It was still overcast and cool when me and Caroline set off from Westow, but the forecast was for clear skies and full sun and by late morning this was so, with temperature around 20C. Our walk took us over Spy Hill, with good views all round, and then down into Howsham Wood. Alas much of the wood has been devastated by tree felling using monster machines. Out of the wood we passed the pond where it's traditional for us to unblock the outflow of debris and watch the water flow down the spill-way into the beck. After passing through the single-street Howsham village we walked down the road to Howsham Bridge, over the River Derwent. It was busy here with visitors to the restored water-mill and canoeists on the river. We followed the river bank opposite the Mill, to the weir. Here the canoeists (kayaks really) were practicing their skills at running the rapids down the channel constructed in the weir. At the mill, the two Archimedes Screws were churning away driving the electrical generators - a 21st century use for an 18th century water-mill. We left the river bank and headed across a surprisingly boggy field to reach Riders Lane. By this quiet lane we found a convenient spot for lunch in the dappled shade of some trees. After lunch we had just crossed the railway at Howsham Gates, when the crossing-keeper appeared to close the gates. So I had to go back to see what was coming. I was disappointed to see that the Trans-Pennine train from Scarborough was just a pair of Class 185s, but then there was another clunk and the signal for the other direction was 'pulled off'. Whilst waiting I had a chat with crossing keeper about railway stuff - the cost of automatic crossings, 'nationalisation' of the railways, cuts to services due to Covid-19, and whether the next train would be a Trans Pennine Nova-3 push-pull. It was - with driving trailer leading and Class 68 diesel 68024 pushing at the rear. We left Riders Lane for a steady climb past Oakcliffe Farm into Oak Cliff Wood (note different spellings!) The dappled shade made a pleasant break from the warm sun. Then it was down the steep, and in places muddy path, to reach the road by Kirkham Bridge. Again this was a popular spot with visitors to the Abbey, or just relaxing by the river. Uphill again past a very busy Stone Trough Inn and along the lane to Badger Bank, for a last view of the Derwent Valley, and back into Westow, where the Blacksmiths Inn was also doing good business. We had completed an interesting walk of about 8 miles on lovely warm sunny day.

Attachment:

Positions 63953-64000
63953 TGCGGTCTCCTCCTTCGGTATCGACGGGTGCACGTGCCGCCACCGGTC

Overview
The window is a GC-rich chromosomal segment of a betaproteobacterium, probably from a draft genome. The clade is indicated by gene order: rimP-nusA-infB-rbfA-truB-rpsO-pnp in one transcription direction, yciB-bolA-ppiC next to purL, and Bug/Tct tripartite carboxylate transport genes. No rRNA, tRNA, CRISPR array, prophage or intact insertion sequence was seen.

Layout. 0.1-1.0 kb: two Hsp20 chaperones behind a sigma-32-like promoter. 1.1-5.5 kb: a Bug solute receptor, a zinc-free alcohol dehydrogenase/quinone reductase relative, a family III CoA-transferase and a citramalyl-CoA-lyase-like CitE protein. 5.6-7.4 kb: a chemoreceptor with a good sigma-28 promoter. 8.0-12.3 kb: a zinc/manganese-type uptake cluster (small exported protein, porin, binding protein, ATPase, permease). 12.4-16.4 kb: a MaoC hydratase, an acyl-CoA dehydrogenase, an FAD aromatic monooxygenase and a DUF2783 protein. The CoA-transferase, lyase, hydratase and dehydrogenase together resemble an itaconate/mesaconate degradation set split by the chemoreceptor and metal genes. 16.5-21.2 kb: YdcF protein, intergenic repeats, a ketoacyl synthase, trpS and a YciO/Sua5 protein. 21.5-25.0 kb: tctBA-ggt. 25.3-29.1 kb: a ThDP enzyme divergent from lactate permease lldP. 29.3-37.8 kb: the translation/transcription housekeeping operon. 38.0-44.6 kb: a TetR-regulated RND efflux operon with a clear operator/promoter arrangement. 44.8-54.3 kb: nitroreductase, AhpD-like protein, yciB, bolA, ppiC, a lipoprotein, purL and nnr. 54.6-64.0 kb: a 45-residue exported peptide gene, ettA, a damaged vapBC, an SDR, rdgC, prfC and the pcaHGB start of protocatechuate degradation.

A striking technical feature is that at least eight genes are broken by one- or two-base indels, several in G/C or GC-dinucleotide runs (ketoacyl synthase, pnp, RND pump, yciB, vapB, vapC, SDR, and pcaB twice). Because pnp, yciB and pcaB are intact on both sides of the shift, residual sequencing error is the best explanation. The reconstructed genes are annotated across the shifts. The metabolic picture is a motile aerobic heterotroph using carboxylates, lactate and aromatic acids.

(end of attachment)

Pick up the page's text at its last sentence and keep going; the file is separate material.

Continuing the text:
Links to Photos of these walks can be found at the top of this page or on the Photo Albums page. Click on this link: Photo Albums



30 years ago myself and three friends completed the Pennine Way from Edale in Derbyshire to Kirk Yetholm in the Scottish Borders.
The document telling the story of that epic adventure has just come to light after being thought lost.
Written back in 1990 using a Commodore 64 computer and saved to a long-lost 5Ό" floppy disk, this printed draft was the only copy of our story.
As I laboriously re-type the document, I will 'serialise' it on this website in 15 chapters, one for each day of or walk.
So if you are interested (Days 1 - 8, Edale to Baldersdale), follow this link Pennine Way Conquered Part 1.


Enforced 'social distancing' due to the Coronavrus Pandemic has given me the opportunity to complete the upload of the remaining chapters of my Pennine Way adventure, completed almost 30 years ago in May/June 1990.
The second half of Pennine Way Conquered (Days 9 - 15, Baldersdale to Kirk Yetholme), can be viewed by following this link Pennine Way Conquered Part 2.


Dales Trails Photo Galleries

See my Dales Trails Photo Albums for a photo record of walks by Hornsea and Leven Walking Clubs

Links to recent walks photo albums are shown at the top of this page.